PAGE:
Title: The Outlander
Author: Gil Adamson
Summary: In 1903, two vengeful brothers and a pack of bloodhounds track a mysterious young woman across the western wilderness. She is nineteen years old. Half mad. A widow by her own hand. So begins The Outlander, an original and wholly satisfying read.
My Rating: 9.5/10
What I liked/disliked about the book: This book had a hold of me from the first paragraph, and from there I couldn’t put it down, I would have read it in one sitting, but I needed sleep. What a spectacular book! I look forward to seeing what else Gil Adamson has up her sleeve.
First of all the author has done a wonderful job at setting the scene, with lovely descriptions of the wilderness you could almost smell the trees. Also, the author is able to set up the mood of the scene with incredible prose, making the reader feel like they are standing right there at the sidelines, watching it all play out, feeling the emotions of the characters while doing so.
The story itself had me gripping the edges of the book with anticipation, as I waited to find out the truth behind what happened to the widow, what caused her to murder her husband, and will she ever be free from those who hunt her and her self. The reader follows along as the protagonist, usually referred to as the widow, tries to survive in the wilderness of the Canadian West, and the people who help her along the way, including the inhabitants of a mining village and of course the Ridgerunner.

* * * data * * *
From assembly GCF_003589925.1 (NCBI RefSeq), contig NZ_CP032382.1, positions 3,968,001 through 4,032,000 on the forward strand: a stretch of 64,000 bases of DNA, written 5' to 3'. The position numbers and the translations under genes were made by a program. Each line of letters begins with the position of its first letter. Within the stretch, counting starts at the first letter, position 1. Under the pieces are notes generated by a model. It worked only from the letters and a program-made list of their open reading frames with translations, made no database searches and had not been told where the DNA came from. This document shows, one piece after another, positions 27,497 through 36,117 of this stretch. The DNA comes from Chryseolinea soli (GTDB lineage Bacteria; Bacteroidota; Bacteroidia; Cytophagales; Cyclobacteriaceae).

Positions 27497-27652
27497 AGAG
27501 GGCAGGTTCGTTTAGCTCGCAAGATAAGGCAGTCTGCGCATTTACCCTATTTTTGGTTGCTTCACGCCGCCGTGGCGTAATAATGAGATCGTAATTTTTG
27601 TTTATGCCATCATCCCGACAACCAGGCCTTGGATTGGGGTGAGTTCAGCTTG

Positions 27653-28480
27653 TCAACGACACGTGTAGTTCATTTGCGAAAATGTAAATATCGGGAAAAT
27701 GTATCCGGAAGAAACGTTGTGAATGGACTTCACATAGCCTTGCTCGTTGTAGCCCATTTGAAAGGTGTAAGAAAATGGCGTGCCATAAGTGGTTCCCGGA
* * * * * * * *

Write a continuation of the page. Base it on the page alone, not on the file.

The characters were also incredibly done, the author made them to be very believable and I found my self constantly wondering what would happen to them, rooted for some while others, I hoped for their untimely demise. The Ridgerunner intrigued me, he was an interesting character to say the least, and I wouldn’t mind reading a book solely about him. Also, watching the widow be able to survive in the wilderness, with little resources at her finger tips was incredible. The author is able to have her characters struggle and persevere through the harsh wilderness, but she does it in a way, that is believable.
Finally the ending I was both surprised and happy in how the book ended. I think if it ended any other way, I would have been disappointed, but it was done well. My only problem is also the ending; some things were left up in the air, there were a few lose ends I wanted to know more about the out come of. But that was such a small part of it, the rest of the ending, especially the last page I absolutely loved, and I wasn’t really expecting it, which was a bonus. Superb read!
Would I recommend it to read: Well, if you haven’t already guessed from my review, I would highly recommend the book. In fact, I think I’d even say this is a must read. I can definitely see some people who would be frustrated in how the story is told, the characters a generally referred to by “titles” such as the widow, the Ridgerunner etc. But I found this element to be different than what I usually see, and at times it kind of added an extra element to those characters, because I found for the most part, when the author did this, it was for characters who still were trying to find out who they were, lost identities I guess you could say. But well worth reading.
What to read next: Plot wise I’m not so sure, but I would suggest looking up some Canadian Women Writers, as I find there’s a lot of talent out there, and not with the big names either.
Challenges: Read ‘n’ Review, Pages Read, 10/10 Challenge, 100+ Challenge, Canadian Book Challenge, Countdown Challenge, RYOB Challenge
Also, I was able to meet the author a few months back at a London Reads event at my library and got to sit on on an author reading and discussion, and managed to talk quickly with her afterwards, and a bonus, got my book signed.